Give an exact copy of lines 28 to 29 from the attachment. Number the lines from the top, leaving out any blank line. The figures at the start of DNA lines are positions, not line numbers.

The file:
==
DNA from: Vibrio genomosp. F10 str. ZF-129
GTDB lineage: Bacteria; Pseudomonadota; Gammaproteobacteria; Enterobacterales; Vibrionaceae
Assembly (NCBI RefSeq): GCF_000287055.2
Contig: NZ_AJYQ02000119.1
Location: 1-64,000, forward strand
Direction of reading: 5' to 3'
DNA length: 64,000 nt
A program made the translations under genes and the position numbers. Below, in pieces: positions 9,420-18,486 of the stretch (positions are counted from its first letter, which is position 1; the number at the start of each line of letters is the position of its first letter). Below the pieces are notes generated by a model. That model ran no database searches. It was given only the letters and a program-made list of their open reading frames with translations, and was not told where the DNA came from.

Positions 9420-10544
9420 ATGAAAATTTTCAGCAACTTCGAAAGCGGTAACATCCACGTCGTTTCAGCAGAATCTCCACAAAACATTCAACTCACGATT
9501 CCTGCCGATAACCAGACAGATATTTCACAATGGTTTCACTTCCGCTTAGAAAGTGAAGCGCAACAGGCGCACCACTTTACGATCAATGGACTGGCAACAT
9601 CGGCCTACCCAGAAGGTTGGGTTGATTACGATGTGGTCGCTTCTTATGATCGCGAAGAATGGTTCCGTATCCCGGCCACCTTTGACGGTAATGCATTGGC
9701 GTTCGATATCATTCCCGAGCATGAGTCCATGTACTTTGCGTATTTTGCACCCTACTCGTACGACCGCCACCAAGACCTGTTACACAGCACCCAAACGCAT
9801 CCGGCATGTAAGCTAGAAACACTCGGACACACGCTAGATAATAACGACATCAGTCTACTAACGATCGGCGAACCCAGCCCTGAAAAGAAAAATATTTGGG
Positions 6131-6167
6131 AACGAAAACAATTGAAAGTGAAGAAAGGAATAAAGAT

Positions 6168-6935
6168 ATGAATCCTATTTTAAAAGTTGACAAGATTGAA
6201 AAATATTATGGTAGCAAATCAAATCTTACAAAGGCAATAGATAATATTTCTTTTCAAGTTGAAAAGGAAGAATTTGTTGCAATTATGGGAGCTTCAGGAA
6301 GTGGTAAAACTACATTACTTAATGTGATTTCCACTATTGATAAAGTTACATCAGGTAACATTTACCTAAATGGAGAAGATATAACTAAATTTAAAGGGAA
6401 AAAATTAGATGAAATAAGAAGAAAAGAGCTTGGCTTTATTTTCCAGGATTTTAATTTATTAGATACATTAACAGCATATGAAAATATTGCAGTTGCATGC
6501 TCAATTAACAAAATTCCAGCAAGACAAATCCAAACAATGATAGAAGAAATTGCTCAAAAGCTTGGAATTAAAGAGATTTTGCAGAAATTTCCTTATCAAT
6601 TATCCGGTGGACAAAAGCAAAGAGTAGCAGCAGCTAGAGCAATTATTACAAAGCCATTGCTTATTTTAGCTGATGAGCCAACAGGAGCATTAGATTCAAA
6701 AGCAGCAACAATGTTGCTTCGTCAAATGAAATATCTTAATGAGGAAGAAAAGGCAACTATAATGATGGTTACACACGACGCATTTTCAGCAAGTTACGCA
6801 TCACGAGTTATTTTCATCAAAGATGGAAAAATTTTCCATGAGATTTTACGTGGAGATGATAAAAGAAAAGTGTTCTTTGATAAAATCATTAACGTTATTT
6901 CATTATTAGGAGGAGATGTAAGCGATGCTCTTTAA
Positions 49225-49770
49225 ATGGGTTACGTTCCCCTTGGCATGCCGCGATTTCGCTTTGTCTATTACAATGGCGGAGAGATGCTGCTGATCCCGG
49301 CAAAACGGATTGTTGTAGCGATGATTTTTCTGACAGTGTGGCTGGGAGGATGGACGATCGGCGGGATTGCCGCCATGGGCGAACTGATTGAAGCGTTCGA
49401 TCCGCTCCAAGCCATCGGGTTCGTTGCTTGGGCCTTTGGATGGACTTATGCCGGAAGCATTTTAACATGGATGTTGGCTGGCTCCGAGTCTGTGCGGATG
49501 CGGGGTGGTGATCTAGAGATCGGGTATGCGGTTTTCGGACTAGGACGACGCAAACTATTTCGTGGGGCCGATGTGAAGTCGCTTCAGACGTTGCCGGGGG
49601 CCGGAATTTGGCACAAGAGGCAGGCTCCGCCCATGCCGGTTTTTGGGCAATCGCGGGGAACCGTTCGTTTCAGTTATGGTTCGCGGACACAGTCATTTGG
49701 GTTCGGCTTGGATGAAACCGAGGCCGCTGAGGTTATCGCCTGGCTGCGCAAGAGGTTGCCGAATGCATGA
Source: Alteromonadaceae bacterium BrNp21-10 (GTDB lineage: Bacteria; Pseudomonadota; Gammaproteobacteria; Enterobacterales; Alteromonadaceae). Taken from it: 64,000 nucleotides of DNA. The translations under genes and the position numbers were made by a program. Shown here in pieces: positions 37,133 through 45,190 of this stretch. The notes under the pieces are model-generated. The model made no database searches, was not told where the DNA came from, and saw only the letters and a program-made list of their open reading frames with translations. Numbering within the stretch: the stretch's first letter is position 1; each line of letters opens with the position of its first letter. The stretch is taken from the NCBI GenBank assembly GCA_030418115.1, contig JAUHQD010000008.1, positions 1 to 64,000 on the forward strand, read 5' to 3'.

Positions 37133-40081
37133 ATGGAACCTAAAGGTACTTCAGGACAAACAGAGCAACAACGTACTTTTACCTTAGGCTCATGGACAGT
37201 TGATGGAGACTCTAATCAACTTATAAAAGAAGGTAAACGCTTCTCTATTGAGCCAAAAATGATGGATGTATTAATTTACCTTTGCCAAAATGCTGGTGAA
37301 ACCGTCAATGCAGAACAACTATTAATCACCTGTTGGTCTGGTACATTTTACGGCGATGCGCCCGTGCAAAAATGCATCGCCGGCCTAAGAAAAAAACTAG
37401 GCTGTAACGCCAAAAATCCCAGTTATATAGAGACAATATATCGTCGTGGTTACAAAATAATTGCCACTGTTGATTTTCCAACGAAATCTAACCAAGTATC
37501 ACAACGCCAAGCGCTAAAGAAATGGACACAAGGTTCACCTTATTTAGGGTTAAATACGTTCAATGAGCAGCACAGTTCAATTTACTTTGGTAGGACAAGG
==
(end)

49225 ATGGGTTACGTTCCCCTTGGCATGCCGCGATTTCGCTTTGTCTATTACAATGGCGGAGAGATGCTGCTGATCCCGG
49301 CAAAACGGATTGTTGTAGCGATGATTTTTCTGACAGTGTGGCTGGGAGGATGGACGATCGGCGGGATTGCCGCCATGGGCGAACTGATTGAAGCGTTCGA